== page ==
Our integration tests represent vertical slices of our application, such as “I want to create an account” or “I want to change my password”.

This arrangement has given us immense freedom in refactoring, and has lead to some of the cleanest code I’ve written in years. I always feel good walking away from these integration-style tests.

And that was where I stopped. I evangelized the approach within the team and the local development ecosystem but I never really voiced my opinion more broadly.

The article that prodded me into being more vocal was written by Erik Dietrich late in 2017, and its title captured my attention at the time. The short version is that he chose 100 fairly active GitHub repositories and did some analysis. The higher the coverage metrics were for a codebase, the more that habitability metrics like “cyclomatic complexity” and “method length” increased.

Paraphrasing, there is a negative correlation between number of unit tests and code habitability.

When I read his findings (with a grain of salt, as it was one study with a small sample size) it didn’t take much introspection to find that, yes, I was hesitant to refactor code in heavily mocked codebases because the barrier to change was way out of proportion to the benefits received at the micro level. If a teeny-tiny (yet non-trivial) refactor takes so much effort, why would I make small adjustments? And by the time the adjustment size offsets the cost of dealing with the mocks, who could justify that kind of investment from a business perspective?

And with that unconscious bias, thus gradually went habitability.

Our biggest offenders were our JavaScript codebases, because the community we were working with valued locked down implementations that were 100% covered and (in some cases) mutation tested. Scores of mocks. If you didn’t get it right the first time the cost of refactoring was so high that teams typically just wrote a new thing from scratch.

Brighter, less coupled future

But it’s not a bleak picture. Here are my takeaways:

  1. Test structure impacts how comfortable you are refactoring code, and your comfort in refactoring impacts how habitable your code is and will continue to be.
  2. If you’re using too many mocks for internal dependencies you should evaluate whether you’re testing yourself into a locked down implementation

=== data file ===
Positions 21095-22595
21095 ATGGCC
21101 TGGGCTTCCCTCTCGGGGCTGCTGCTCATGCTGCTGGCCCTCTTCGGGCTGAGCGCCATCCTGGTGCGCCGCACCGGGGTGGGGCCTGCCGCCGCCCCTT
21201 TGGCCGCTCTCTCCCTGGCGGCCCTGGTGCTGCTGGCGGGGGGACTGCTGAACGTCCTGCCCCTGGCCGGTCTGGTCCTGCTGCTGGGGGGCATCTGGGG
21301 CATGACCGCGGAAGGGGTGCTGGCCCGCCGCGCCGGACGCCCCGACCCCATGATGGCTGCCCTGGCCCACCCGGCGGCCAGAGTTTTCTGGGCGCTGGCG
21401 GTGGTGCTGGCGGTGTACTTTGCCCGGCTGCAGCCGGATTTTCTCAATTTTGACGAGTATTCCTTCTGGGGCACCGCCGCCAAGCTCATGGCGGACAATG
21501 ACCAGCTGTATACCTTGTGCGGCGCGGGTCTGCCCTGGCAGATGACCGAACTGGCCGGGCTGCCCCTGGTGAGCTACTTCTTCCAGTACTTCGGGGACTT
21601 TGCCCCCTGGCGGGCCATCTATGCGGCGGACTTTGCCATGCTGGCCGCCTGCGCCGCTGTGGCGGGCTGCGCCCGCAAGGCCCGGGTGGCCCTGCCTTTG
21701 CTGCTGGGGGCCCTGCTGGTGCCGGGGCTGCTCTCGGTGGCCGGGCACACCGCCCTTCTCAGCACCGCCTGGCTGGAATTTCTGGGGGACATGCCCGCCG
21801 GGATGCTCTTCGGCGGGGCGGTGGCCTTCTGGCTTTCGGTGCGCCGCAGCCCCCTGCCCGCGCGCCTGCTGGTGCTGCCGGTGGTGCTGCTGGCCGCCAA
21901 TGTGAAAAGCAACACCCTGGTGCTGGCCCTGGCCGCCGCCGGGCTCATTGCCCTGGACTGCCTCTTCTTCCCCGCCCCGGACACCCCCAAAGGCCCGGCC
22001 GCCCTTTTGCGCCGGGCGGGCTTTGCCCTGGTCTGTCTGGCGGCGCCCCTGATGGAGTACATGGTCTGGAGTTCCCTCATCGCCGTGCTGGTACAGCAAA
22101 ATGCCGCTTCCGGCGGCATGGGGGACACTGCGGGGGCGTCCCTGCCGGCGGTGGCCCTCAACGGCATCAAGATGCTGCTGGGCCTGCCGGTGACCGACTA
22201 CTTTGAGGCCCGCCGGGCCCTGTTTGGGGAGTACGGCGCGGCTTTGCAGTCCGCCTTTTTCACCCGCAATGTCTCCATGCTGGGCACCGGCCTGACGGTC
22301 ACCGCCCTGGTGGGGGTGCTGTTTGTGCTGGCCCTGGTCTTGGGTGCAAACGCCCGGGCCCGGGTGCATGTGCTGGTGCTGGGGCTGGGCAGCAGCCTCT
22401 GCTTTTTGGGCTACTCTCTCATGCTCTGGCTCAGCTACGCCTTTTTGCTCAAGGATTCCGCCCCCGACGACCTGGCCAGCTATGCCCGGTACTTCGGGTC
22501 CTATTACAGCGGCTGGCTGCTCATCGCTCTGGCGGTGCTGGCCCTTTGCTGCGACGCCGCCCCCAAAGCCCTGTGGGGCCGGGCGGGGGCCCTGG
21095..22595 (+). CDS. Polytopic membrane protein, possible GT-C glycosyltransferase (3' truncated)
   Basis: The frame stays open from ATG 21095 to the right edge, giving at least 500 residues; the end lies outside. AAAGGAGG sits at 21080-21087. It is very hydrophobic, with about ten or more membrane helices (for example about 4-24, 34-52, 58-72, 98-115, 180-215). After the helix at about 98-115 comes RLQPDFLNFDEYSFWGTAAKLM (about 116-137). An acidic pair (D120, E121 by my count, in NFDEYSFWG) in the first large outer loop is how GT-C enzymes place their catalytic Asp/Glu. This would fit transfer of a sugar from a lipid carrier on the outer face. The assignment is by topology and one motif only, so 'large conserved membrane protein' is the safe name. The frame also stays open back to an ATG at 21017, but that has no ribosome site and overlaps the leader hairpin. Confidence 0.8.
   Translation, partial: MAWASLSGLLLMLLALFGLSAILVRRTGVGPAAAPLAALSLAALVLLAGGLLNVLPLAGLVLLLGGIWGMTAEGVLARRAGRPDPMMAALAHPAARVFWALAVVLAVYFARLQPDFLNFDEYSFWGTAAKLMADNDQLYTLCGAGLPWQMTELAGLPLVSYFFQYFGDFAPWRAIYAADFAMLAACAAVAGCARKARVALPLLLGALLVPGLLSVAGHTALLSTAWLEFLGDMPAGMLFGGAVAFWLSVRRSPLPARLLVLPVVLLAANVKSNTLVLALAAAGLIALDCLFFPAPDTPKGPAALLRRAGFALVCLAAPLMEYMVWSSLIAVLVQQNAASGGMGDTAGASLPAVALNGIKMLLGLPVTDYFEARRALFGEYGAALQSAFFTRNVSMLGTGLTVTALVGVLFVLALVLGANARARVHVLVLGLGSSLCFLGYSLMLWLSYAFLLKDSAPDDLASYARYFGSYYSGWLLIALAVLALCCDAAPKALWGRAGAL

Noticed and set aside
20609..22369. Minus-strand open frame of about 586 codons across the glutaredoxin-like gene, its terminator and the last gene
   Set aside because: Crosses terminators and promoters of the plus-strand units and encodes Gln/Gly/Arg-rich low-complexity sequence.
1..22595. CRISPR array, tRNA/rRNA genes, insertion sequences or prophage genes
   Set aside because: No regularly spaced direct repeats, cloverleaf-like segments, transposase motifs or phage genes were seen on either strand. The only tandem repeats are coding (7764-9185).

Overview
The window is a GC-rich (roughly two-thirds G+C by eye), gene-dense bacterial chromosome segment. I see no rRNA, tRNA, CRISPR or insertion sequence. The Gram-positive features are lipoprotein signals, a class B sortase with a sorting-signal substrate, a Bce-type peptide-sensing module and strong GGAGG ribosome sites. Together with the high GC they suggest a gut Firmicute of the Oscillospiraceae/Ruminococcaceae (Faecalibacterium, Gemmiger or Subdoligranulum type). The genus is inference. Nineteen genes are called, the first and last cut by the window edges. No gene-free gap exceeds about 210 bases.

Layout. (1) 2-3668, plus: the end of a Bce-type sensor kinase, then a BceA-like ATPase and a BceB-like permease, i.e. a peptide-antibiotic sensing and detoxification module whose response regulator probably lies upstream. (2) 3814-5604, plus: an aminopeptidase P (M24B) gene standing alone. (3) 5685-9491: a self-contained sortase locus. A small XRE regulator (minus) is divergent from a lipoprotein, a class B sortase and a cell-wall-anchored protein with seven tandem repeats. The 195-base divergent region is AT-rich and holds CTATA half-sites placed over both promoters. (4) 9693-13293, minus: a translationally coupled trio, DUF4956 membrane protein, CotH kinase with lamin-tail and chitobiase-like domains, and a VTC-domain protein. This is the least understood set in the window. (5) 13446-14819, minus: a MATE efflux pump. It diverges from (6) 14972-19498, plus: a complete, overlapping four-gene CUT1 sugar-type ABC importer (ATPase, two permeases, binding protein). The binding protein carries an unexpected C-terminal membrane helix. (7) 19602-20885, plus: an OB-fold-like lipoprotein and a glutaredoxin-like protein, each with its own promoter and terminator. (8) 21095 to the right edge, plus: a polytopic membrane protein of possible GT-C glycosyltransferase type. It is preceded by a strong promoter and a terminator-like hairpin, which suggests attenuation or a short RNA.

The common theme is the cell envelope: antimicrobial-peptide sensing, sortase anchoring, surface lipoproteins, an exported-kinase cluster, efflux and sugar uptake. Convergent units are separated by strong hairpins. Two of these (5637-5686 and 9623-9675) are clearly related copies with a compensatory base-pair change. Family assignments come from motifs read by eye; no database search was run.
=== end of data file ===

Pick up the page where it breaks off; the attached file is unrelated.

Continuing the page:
3. If your team is hesitant to ditch a 1-to-1 production/test structure, listen to their concerns. If they’re worried about coverage[3], look into adding a coverage analysis tool to your build pipeline. If they’re worried about easily finding tests that correspond with a given class, look at establishing a vertical code organization scheme[4] and making it clear which tests impact which verticals.
  4. Just try one integration-level test, then take an hour and refactor the production code, undo, refactor a different way, undo, etc. — just to experience the freedom.

What about the unit tests I’ve already written? Well, if they’re useful, I keep them until they break. If they’re broken, I delete them and focus on integration-level testing. If I feel that a particular unit is useful enough and stable enough to warrant injecting it as a dependency everywhere, it still might not be worth keeping it around. On the rare event that its contract changes I’ll have to manually update the tests everywhere I mocked it. If I avoid the mock and use the object directly (especially if its usage cross-cuts several verticals) and its contract changes, I’ll have plenty of Real Legitimate Test Failures to guide me toward a habitable resolution.

So, get out there and experiment. Figure out what works for you in your context. And you might want to get your human face looked at by a face doctor, as it seems quite thoroughly rocked.


Oh, and here’s Arlo’s article. Click around, he’s got some great stuff.

  1. After I wrote an initial draft and shopped it around I saw a spate of tweets between Robert Martin (Uncle Bob) and some others in the software development community about the term “craftsman”, a word that Uncle Bob clings to and states is “gender neutral”. Given how abysmal our industry is at representing and empowering marginalized persons I would have hoped that Martin would recognize that he doesn’t control how the word is received and that it may be time for a more inclusive term. I apologize to those who would rather not see sources from Martin and I’m working to discourage people from using “craftsmanship” to describe what we do. That said, the linked article was one that helped me see that 1-to-1 mapping of tests to source files can be extraordinarily harmful to long-term codebase health. ↩︎
  2. Our Director of Software Engineering and I have been having an intermittent conversation about integration-vs-unit, and even he, with his years of experience and explicit TDD training in which the instructor said it’s okay and even expected to delete tests, still feels uncomfortable deleting tests. The struggle is real. ↩︎
  3. I have been scolded before in code reviews because the new class I created didn’t have a corresponding test file, thus it must not be tested. Code coverage metrics can show that those lines of production code are indeed covered by tests, which may allay that specific fear. ↩︎
  4. Vertical code organization is all about feature-specific grouping instead of layer-specific grouping. For example, in my web-based middleware application we might have a /controllers directory or a /services directory. A better organization might involve /addUser or /forgotPassword directories, each with controllers and services as necessary. ↩︎